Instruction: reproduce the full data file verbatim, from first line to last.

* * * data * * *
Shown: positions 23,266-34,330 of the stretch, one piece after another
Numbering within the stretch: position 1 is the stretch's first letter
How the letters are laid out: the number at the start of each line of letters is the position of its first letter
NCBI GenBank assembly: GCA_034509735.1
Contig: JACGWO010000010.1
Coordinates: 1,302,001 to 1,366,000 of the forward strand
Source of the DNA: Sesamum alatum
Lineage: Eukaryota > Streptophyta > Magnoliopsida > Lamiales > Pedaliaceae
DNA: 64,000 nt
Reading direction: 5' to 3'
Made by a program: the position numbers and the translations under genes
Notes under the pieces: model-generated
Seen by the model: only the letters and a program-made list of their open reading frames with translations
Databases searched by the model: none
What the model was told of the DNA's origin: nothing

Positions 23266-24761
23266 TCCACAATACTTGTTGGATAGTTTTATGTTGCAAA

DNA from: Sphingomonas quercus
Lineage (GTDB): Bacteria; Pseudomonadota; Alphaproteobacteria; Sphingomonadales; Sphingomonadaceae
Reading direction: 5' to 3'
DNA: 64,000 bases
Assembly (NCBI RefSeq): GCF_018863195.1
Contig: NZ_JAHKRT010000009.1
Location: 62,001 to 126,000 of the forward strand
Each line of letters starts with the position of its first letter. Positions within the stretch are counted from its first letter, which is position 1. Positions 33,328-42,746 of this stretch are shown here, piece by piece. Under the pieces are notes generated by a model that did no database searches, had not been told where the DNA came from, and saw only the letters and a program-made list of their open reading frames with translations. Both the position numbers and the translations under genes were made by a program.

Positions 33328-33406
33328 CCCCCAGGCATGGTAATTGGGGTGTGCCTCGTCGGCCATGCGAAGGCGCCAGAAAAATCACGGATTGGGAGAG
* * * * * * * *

Shown: positions 23,266-34,330 of the stretch, one piece after another
Numbering within the stretch: position 1 is the stretch's first letter
How the letters are laid out: the number at the start of each line of letters is the position of its first letter
NCBI GenBank assembly: GCA_034509735.1
Contig: JACGWO010000010.1
Coordinates: 1,302,001 to 1,366,000 of the forward strand
Source of the DNA: Sesamum alatum
Lineage: Eukaryota > Streptophyta > Magnoliopsida > Lamiales > Pedaliaceae
DNA: 64,000 nt
Reading direction: 5' to 3'
Made by a program: the position numbers and the translations under genes
Notes under the pieces: model-generated
Seen by the model: only the letters and a program-made list of their open reading frames with translations
Databases searched by the model: none
What the model was told of the DNA's origin: nothing

Positions 23266-24761
23266 TCCACAATACTTGTTGGATAGTTTTATGTTGCAAA

DNA from: Sphingomonas quercus
Lineage (GTDB): Bacteria; Pseudomonadota; Alphaproteobacteria; Sphingomonadales; Sphingomonadaceae
Reading direction: 5' to 3'
DNA: 64,000 bases
Assembly (NCBI RefSeq): GCF_018863195.1
Contig: NZ_JAHKRT010000009.1
Location: 62,001 to 126,000 of the forward strand
Each line of letters starts with the position of its first letter. Positions within the stretch are counted from its first letter, which is position 1. Positions 33,328-42,746 of this stretch are shown here, piece by piece. Under the pieces are notes generated by a model that did no database searches, had not been told where the DNA came from, and saw only the letters and a program-made list of their open reading frames with translations. Both the position numbers and the translations under genes were made by a program.

Positions 33328-33406
33328 CCCCCAGGCATGGTAATTGGGGTGTGCCTCGTCGGCCATGCGAAGGCGCCAGAAAAATCACGGATTGGGAGAG